Welcome, welcome, welcome! Just time for a quick recap in pictures of the last week or so in Africatown’s struggle for environmental justice.
At the Moving Forward Together conference in Carson, California, lifelong Africatown resident Ruth Ballard was reunited with childhood friend Evelyn Knight, who is herself now an environmental justice organizer in Long Beach, California. She also was introduced to US Southeast port city environmental justice organizers like Omar Muhammad with Charleston’s Low Country Alliance for Model Communities. The conference brought together environmental justice organizers from inland and sea port cities from across the world. We learned about environmental best practices being implemented in Pacific Rim ports like Los Angeles, Oakland, and Hong Kong and about the leading scientific evidence of profound impacts of diesel particulate matter.
MEJAC then partnered with the historic Yorktown Missionary Baptist Church, the Mobile County Training School Alumni Association, and Oberlin College to bring former EPA Senior Advisor on Environmental Justice Mustafa Santiago Ali to Africatown for a lecture and discussion relevant to where the community goes next in its struggle for environmental justice, which can view all of by clicking this link. The esteemed Hip Hop Caucus organizer was joined by Dr. Rosemary Ahtuangaruak and President George Edwardson of the Iñupiat Community of the Arctic Slope and environmental manager for the Alaska Native Village of Nuiqsut Dr. Rosemary Ahtuangaruak who both assisted in kicking off our National Science Foundation-supported oral history project for the Africatown community.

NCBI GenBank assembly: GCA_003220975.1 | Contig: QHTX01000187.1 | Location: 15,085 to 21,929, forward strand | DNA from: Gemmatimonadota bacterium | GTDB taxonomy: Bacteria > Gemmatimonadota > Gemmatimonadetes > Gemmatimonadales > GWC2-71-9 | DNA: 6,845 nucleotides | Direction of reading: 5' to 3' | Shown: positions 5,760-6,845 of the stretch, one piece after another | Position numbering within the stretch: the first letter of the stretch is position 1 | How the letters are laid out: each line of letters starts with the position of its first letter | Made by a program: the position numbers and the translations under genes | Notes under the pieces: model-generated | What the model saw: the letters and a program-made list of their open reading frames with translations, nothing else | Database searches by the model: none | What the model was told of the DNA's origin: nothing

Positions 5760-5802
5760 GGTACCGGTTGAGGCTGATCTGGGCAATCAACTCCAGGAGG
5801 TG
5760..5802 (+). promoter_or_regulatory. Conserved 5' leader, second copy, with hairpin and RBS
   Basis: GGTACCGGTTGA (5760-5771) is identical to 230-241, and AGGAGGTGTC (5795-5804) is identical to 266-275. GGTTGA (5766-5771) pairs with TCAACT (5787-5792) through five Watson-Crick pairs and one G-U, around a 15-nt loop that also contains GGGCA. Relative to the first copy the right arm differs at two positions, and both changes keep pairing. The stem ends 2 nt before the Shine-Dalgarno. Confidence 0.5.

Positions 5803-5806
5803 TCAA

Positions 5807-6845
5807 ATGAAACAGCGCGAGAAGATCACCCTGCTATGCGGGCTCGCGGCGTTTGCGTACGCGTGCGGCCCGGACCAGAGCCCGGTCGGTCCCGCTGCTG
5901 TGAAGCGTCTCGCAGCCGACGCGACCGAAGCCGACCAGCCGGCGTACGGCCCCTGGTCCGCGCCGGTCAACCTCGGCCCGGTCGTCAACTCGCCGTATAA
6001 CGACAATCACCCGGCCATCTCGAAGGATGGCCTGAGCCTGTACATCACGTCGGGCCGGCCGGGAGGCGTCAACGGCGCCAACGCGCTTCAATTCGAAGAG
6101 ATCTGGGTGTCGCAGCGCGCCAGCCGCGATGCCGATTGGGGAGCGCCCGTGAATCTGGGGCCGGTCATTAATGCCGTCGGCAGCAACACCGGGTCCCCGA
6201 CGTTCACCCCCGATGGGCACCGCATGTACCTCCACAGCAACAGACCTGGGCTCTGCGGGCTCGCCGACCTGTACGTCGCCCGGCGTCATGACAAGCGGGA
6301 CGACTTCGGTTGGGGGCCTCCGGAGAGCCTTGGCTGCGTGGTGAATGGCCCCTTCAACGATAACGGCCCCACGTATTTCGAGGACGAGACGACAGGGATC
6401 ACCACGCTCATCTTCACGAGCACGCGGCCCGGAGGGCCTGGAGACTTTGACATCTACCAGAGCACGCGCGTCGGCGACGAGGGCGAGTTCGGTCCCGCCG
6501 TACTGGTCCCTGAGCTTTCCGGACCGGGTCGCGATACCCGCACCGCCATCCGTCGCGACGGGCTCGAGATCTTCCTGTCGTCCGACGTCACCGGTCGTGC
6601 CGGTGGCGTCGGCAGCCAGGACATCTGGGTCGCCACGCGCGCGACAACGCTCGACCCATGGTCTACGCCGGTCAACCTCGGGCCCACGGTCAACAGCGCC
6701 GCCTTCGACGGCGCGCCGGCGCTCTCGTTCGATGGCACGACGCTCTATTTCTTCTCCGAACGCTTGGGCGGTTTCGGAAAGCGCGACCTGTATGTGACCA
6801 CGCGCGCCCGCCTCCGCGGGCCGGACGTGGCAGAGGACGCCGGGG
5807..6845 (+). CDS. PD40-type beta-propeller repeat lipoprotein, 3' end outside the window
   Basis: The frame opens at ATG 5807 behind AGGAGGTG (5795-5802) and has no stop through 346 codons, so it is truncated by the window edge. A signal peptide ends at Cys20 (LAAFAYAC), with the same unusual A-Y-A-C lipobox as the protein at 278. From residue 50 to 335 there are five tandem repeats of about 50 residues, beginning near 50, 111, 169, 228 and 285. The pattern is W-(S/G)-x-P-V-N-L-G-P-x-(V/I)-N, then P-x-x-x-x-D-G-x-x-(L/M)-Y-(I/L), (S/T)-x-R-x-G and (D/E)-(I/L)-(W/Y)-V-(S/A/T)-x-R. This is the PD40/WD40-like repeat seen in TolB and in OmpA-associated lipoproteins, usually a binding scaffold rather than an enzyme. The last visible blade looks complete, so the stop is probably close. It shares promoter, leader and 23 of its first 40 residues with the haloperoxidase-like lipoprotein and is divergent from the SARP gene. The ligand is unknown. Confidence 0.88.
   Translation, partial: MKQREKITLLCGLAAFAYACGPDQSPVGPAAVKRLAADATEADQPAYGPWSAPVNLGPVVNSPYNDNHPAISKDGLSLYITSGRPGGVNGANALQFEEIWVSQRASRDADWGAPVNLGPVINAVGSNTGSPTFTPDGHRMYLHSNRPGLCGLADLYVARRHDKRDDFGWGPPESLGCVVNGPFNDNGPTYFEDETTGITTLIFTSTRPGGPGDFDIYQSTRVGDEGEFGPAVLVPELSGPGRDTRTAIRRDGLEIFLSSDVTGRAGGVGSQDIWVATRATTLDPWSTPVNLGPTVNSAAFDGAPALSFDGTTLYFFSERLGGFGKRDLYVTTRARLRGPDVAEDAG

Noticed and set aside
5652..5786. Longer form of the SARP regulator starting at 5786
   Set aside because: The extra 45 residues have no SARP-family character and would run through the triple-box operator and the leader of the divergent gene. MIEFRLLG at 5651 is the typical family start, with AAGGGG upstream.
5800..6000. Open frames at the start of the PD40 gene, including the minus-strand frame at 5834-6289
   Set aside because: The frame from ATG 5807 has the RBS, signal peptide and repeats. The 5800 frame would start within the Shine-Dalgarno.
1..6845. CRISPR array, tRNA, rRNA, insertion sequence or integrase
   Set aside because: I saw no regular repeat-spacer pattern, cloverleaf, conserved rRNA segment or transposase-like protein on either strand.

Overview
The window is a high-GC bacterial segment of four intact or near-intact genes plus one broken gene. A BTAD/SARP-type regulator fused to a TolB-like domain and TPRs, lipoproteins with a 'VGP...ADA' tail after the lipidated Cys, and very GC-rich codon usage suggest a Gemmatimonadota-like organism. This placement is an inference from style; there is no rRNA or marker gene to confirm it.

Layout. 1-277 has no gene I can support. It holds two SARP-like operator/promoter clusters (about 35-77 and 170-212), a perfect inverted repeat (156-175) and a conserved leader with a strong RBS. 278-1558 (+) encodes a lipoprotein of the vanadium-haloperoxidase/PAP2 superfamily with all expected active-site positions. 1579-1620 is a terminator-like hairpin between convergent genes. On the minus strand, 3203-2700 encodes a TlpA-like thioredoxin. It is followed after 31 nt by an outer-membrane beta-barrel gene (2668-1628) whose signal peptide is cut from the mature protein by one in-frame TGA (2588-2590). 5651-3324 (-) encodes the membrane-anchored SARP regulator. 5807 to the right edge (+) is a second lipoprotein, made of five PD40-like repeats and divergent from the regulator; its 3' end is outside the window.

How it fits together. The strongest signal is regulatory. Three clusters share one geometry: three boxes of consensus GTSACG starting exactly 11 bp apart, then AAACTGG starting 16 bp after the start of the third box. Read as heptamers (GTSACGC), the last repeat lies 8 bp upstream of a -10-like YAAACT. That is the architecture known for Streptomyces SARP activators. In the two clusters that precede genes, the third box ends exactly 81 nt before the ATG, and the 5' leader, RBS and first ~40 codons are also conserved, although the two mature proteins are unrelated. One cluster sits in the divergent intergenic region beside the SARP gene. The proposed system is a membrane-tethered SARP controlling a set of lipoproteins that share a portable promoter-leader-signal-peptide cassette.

Later in the week after several days of oral history workshops and artifact digitizing and cataloging with the historic Union Baptist Church (much more on our National Science Foundation-supported oral history grant project very soon!!), MEJAC partner Public Lab hosted a workshop funded by our National Academy of Sciences Gulf Coast Citizen Science Capacity Building grant program to teach our National Park Service-supported Africatown Connections Blueway team how to use weather balloons and kites to conduct aerial mapping!
After a week of all that, MEJAC capped the excitement off Saturday night by having the distinct honor of receiving a public service award from the Bahá’ís of Mobile in recognition of our work in Africatown and the Mobile region on the occasion of the 200th anniversary of the birth their religion’s founder Bahá’u’lláh! It was a beautiful event of prayer, food, dancing, and social service. Others recipients included Surgeon General Regina Benjamin’s Bayou Clinic, Mr. Isaac White, Sr. of White’s Barber College fame, and Mrs. Behnaz Ghasemi in her role at the Catholic Social Services Refugee Resettlement Program.
A busy week to say the least! But we’re really just getting started!